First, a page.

He didn’t build a chapel, but eventually he built something even better in her honor
Twenty-five years ago, while in his medical residency, John Bruchalski, MD, FACOG was handing out contraceptives, performing sterilization and abortion procedures, and even creating human embryos through in vitro fertilization at the nation’s premiere Jones Institute for Reproductive Medicine. But then, Our Lady of Guadalupe intervened in his life. Not once, but three times. He eventually took the message to heart, and his bustling medical practice – the Tepeyac Family Center in Fairfax, Virginia, now in its 21st year – came about because of what Our Lady invited him to do and to be. Dr. Bruchalski shared his remarkable story with one of his long-time friends and patients, Susan Wills.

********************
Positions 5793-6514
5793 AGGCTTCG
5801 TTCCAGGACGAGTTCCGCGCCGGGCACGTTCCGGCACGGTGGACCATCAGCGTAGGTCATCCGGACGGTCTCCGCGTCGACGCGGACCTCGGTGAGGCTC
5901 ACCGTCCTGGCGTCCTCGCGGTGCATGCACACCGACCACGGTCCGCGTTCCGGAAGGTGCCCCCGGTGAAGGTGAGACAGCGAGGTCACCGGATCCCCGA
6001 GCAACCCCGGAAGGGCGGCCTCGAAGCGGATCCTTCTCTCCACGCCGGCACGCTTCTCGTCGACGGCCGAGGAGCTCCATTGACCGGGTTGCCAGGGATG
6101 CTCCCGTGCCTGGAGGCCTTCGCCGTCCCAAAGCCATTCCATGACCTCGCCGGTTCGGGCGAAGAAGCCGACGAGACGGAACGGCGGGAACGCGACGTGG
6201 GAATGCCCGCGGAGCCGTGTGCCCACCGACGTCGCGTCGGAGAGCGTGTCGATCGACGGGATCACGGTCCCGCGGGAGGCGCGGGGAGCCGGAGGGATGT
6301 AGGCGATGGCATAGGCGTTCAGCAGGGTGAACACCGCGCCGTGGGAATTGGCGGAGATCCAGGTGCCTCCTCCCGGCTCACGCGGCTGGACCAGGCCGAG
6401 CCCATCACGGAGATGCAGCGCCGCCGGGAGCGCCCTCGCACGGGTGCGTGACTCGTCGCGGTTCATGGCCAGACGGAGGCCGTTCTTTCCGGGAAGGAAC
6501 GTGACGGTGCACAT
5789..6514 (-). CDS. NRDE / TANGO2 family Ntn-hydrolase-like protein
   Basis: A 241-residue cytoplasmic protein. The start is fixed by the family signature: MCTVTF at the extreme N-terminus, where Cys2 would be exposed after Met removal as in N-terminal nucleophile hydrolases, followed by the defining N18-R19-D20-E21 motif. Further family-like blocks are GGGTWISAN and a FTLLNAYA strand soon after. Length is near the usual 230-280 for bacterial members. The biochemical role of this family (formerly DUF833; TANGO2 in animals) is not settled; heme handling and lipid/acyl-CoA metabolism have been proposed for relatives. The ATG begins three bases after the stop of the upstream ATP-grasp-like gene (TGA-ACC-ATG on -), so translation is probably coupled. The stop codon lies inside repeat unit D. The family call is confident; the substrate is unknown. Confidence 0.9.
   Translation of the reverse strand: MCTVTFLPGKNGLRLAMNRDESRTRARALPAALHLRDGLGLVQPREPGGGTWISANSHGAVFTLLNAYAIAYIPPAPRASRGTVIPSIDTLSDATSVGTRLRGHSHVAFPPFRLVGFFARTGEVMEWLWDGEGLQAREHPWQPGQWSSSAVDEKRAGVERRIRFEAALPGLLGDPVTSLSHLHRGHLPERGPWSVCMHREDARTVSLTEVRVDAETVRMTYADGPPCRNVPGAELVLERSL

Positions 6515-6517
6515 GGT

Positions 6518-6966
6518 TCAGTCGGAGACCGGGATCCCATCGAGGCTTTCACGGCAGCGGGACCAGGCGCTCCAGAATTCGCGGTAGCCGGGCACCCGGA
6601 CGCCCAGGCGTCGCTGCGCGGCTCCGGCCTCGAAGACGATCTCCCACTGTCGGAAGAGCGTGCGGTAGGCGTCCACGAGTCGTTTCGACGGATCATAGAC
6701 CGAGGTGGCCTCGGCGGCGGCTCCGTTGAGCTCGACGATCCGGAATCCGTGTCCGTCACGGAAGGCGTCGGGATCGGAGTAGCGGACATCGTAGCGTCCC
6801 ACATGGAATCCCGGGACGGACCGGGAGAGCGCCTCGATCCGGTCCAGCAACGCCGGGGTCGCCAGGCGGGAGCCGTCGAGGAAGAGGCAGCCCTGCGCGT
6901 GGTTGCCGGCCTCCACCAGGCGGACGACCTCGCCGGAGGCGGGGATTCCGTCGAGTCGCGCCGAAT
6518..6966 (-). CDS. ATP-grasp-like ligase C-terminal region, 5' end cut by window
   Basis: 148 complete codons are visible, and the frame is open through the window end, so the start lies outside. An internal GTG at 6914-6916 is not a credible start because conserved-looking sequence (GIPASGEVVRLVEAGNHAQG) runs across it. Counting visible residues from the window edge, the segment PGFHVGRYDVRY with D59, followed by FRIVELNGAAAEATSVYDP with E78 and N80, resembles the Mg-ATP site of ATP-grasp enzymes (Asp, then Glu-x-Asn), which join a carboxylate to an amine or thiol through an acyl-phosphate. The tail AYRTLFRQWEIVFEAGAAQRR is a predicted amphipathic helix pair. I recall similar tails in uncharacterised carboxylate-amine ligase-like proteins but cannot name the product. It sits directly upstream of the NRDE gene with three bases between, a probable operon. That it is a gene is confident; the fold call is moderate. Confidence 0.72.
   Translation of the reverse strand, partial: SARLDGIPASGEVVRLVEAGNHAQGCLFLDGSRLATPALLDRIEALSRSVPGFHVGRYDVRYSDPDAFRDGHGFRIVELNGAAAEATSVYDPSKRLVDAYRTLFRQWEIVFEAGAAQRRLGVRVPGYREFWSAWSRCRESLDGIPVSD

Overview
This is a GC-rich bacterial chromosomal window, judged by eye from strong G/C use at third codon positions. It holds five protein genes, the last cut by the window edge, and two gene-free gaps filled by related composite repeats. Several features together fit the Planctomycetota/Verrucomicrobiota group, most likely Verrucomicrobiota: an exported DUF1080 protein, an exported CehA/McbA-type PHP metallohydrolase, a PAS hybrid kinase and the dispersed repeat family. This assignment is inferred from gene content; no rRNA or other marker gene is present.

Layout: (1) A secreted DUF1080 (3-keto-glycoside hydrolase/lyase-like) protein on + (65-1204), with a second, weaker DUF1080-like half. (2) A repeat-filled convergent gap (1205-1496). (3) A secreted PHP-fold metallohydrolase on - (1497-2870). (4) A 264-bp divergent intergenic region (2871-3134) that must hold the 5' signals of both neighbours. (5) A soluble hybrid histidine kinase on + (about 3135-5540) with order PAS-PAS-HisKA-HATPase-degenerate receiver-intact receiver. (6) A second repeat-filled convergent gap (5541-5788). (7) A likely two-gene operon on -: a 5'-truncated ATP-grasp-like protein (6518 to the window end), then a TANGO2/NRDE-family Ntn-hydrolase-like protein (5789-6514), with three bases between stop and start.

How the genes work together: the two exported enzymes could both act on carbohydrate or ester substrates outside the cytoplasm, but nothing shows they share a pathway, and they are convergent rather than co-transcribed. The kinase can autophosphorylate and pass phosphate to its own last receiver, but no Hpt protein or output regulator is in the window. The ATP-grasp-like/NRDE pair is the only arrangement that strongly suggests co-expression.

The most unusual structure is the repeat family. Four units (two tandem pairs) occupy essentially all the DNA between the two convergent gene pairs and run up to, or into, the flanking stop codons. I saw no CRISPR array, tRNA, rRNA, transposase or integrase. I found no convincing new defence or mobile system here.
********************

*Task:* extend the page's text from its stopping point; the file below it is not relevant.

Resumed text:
SW: Could you describe your first encounter with Our Lady of Guadalupe? Were you deeply religious at the time?
JB: In the summer of 1987, between my internship and residency, a friend invited me to go with him to Mexico City. We were there strictly as tourists, but after one long day, we visited the Basilica of Our Lady of Guadalupe while Mass was being celebrated. I was standing behind people, watching the Mass. When it ended, I heard a very feminine voice, a very loving, very direct voice saying “Why are you hurting me?” It was spoken directly to me and very penetrating. I looked around but didn’t see anyone near me who looked like an English-speaker. Of course, I was shocked by the experience, but then filed it away in the back of my mind. I had no desire to think about what she may have meant. Back then, she may have been recognized as Patroness of the Unborn, but I certainly didn’t make the connection.